Juan Diego Florez, opera's greatest vocal star, returns to Covent Garden tonight. He talks to Rupert Christiansen about the risks of fame - and what he thinks of Alagna
Inevitably, the first thing to be discussed with Juan Diego Florez is the much-publicised scandal surrounding his fellow tenor Roberto Alagna, who recently stormed off the sacred stage of La Scala, Milan, after being booed during a performance of Verdi's Aida, and never returned.
Florez expresses polite admiration for Alagna the artist, but it is clear that the 33-year-old Peruvian is a much cooler customer who would not have reacted in the same way. "I've never been booed, though I've been in productions where everyone else was, so I can imagine the pain. Perhaps one day it will happen to me, but so far I've had luck. I think it is something I could handle OK."
He certainly seems to handle everything else OK. Since the summer of 1996, when he made a sensational debut in Rossini's Matilde di Shabran at the Pesaro Festival, he has enjoyed the virtually unanimous and often hysterical acclaim of audiences in all the major opera houses of the world (not least the supremely exigent La Scala).
The bravos will doubtless ring out again when he returns to Covent Garden tonight to sing the show-stopping role of the naive recruit Tonio – last sung here by Pavarotti more than 40 years ago – in Donizetti's deliciously silly comedy La Fille du regiment, with Natalie Dessay as his beloved Marie.
Florez currently ranks as opera's greatest vocal phenomenon. For sheer technical virtuosity – acrobatic flexibility, speed and clarity, stunning top Cs, security of pitch and breath control, there isn't a tenor like him on record, and the history books will surely rank him alongside Joan Sutherland, Marilyn Horne and Cecilia Bartoli as one of the legendary exponents of the Italian bel canto style. For an industry hungry for more vulgar levels of publicity, he presents other significant qualities, too, his slim and handsome appearance providing the heart-throb factor that can fill big concert halls and send CD sales rocketing.
His fame – which in some European countries reaches rock-star proportions – has not yet floored him: Florez seems very self-aware, self-contained and emotionally balanced. At home in Pesaro, close to Rossini's birthplace and the mansion of his friend and admirer Pavarotti, he chills out, listening to Latin American music, playing a bit of football, catching up with email and spending time with his girlfriend, a German-Australian who has given up her own operatic career to travel with him.
He has little time for anything else, he says, though he does enjoy composition – he writes all his own ornaments for florid arias, and this Christmas, his first choral and orchestral composition was given its première in Vienna.
He doesn't have the easy warmth or charm of the other new tenor marvel Rolando Villazon, but he gives a pleasant, polished interview, leaving one feeling that he is someone determined to make a success of his big chance, bolstered by the good sense not to turn himself into a monster of ego.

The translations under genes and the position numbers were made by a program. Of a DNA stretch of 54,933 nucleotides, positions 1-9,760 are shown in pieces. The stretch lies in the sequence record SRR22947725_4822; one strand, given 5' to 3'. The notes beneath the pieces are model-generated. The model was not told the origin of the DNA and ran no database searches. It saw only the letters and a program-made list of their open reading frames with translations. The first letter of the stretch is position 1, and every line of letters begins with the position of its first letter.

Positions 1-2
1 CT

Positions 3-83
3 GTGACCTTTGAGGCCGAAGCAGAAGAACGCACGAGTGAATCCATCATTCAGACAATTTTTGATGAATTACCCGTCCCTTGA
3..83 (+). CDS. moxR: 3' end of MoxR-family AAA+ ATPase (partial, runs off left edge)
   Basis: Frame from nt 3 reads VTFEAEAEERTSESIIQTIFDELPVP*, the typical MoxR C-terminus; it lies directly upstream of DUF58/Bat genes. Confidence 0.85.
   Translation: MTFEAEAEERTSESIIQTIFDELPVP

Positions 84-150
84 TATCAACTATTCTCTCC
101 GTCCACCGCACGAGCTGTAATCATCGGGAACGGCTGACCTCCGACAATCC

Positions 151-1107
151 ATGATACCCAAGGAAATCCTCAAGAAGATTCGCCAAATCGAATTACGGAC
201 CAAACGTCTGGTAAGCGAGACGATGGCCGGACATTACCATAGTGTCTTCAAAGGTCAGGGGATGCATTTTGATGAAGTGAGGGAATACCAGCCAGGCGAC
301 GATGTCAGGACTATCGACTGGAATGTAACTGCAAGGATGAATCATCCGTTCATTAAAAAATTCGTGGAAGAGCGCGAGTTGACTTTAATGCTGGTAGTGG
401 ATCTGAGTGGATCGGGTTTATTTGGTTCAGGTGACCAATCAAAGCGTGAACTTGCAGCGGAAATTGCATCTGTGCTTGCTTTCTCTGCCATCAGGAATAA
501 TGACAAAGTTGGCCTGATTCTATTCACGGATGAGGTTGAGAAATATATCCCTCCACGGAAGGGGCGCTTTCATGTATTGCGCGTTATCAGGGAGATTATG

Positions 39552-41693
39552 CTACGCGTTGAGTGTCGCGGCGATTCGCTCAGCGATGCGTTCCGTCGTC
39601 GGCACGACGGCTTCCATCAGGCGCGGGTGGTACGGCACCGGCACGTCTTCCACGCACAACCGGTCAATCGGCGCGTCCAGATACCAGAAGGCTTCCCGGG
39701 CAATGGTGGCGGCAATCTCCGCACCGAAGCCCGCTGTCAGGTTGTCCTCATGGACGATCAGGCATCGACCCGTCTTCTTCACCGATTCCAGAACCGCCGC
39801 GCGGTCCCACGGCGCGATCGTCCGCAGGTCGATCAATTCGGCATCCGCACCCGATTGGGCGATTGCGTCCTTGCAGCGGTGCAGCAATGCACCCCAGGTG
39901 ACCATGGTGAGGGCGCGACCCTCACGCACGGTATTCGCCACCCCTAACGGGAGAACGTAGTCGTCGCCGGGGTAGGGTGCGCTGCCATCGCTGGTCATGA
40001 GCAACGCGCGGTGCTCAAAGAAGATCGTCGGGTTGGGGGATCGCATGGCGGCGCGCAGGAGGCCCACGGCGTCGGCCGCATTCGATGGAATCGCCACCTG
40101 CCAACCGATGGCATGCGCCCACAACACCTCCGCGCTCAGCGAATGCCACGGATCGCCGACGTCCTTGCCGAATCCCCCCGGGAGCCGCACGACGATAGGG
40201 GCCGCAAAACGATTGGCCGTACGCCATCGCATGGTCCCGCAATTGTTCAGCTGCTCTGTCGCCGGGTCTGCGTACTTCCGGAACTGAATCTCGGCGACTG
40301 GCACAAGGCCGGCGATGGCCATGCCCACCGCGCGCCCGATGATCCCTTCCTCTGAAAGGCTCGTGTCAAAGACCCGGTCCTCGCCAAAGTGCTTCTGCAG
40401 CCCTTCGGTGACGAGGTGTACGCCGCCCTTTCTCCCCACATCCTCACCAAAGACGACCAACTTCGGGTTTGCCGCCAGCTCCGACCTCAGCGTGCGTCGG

"Red lights flash sometimes," he admits, when asked how success has changed him. "There are moments of stress when you think, 'Oh my God, I could become this horrible person.' I am lucky to have people around me whom I trust, people who keep my feet on the ground." Foremost among his court is Ernesto Palacio, his guide and mentor as well as his agent, with whom he has an unusually close professional relationship.
What makes Palacio so valuable to Florez is that he too was a bel canto tenor – one with a considerable reputation in the '70s and '80s. He can therefore not only make bookings and negotiate fees, but also advise sensitively on vocal and artistic matters.
Palacio's counsel seems very wise. One common tenor disease is the vain longing to push the voice beyond its natural capacity in order to sing more dramatic and romantic roles. This is at the heart of Alagna's problems with Aida. But Florez seems very content to continue singing what he is naturally good at – Donizetti, Bellini and, in particular, Rossini.
Others might get bored with their rather two-dimensional characterisations, frequent resort to cliché and tendency to give the prima donna the best tunes, but Florez knows that their music shows his vocal endowment to its best advantage, and he's in no hurry to move on to the richer musical pastures of Verdi and Puccini, Gounod and Massenet.
The irony is that for someone whose singing seems so fabulously daring, Florez is actually very cautious and calculating about displaying it.
"It's not as though I am singing these operas the whole time," he explains. "I space them out with concerts and recitals, and I take on one new role each year: next come Les Pecheurs de Perles, Così fan tutte and Orfeo e Euridice. But my voice is not changing yet, it is not getting darker or heavier. So, while I have the high notes and flexibility, I want to use them, and operas like Il Barbiere di Siviglia, La Sonnambula and La Fille du regiment are the best way to do that.
"Bellini's melodies give me spiritual pleasure, they're so beautiful that they make the hairs on my arm stand up; Rossini is more physical – singing his music makes me feel like a sports guy going for the gold medal.
"So why should I worry? I am still at the beginning of my career, and I am booked up until 2012. I am lucky, I am not forced to do things just to make money.
"My big ambition is to sing as well as I do in my ideal. I come off stage every night, and compared with the way I sang the aria inside my head, I give myself low marks. People say I am too hard, but I know it could always have been better."
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